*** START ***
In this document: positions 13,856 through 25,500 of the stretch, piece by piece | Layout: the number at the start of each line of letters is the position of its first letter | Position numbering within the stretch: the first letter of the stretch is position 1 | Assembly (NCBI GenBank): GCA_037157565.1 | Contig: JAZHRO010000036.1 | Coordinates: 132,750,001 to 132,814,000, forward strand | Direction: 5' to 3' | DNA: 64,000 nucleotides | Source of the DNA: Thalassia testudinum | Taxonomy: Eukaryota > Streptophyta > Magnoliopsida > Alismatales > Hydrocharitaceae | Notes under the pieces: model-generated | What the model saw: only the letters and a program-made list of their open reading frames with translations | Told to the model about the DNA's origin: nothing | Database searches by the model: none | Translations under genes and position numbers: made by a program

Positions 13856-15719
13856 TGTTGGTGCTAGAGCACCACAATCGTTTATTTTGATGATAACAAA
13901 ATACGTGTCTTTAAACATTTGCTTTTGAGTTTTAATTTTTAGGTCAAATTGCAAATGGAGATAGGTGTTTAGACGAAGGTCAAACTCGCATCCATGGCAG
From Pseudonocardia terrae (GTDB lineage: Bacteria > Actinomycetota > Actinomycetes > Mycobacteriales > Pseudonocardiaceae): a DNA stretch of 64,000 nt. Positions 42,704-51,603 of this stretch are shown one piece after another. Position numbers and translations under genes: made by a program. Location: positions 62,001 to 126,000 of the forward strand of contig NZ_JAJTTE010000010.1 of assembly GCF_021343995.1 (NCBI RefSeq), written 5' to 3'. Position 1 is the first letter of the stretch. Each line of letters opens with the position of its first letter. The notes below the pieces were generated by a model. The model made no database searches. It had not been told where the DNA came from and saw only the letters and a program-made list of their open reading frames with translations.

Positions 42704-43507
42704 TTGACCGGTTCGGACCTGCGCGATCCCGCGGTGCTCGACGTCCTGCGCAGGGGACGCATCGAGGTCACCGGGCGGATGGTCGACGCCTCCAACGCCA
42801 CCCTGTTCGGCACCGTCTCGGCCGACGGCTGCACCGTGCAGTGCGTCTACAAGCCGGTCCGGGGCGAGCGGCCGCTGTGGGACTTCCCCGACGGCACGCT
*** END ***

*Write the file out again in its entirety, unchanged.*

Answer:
In this document: positions 13,856 through 25,500 of the stretch, piece by piece | Layout: the number at the start of each line of letters is the position of its first letter | Position numbering within the stretch: the first letter of the stretch is position 1 | Assembly (NCBI GenBank): GCA_037157565.1 | Contig: JAZHRO010000036.1 | Coordinates: 132,750,001 to 132,814,000, forward strand | Direction: 5' to 3' | DNA: 64,000 nucleotides | Source of the DNA: Thalassia testudinum | Taxonomy: Eukaryota > Streptophyta > Magnoliopsida > Alismatales > Hydrocharitaceae | Notes under the pieces: model-generated | What the model saw: only the letters and a program-made list of their open reading frames with translations | Told to the model about the DNA's origin: nothing | Database searches by the model: none | Translations under genes and position numbers: made by a program

Positions 13856-15719
13856 TGTTGGTGCTAGAGCACCACAATCGTTTATTTTGATGATAACAAA
13901 ATACGTGTCTTTAAACATTTGCTTTTGAGTTTTAATTTTTAGGTCAAATTGCAAATGGAGATAGGTGTTTAGACGAAGGTCAAACTCGCATCCATGGCAG
From Pseudonocardia terrae (GTDB lineage: Bacteria > Actinomycetota > Actinomycetes > Mycobacteriales > Pseudonocardiaceae): a DNA stretch of 64,000 nt. Positions 42,704-51,603 of this stretch are shown one piece after another. Position numbers and translations under genes: made by a program. Location: positions 62,001 to 126,000 of the forward strand of contig NZ_JAJTTE010000010.1 of assembly GCF_021343995.1 (NCBI RefSeq), written 5' to 3'. Position 1 is the first letter of the stretch. Each line of letters opens with the position of its first letter. The notes below the pieces were generated by a model. The model made no database searches. It had not been told where the DNA came from and saw only the letters and a program-made list of their open reading frames with translations.

Positions 42704-43507
42704 TTGACCGGTTCGGACCTGCGCGATCCCGCGGTGCTCGACGTCCTGCGCAGGGGACGCATCGAGGTCACCGGGCGGATGGTCGACGCCTCCAACGCCA
42801 CCCTGTTCGGCACCGTCTCGGCCGACGGCTGCACCGTGCAGTGCGTCTACAAGCCGGTCCGGGGCGAGCGGCCGCTGTGGGACTTCCCCGACGGCACGCT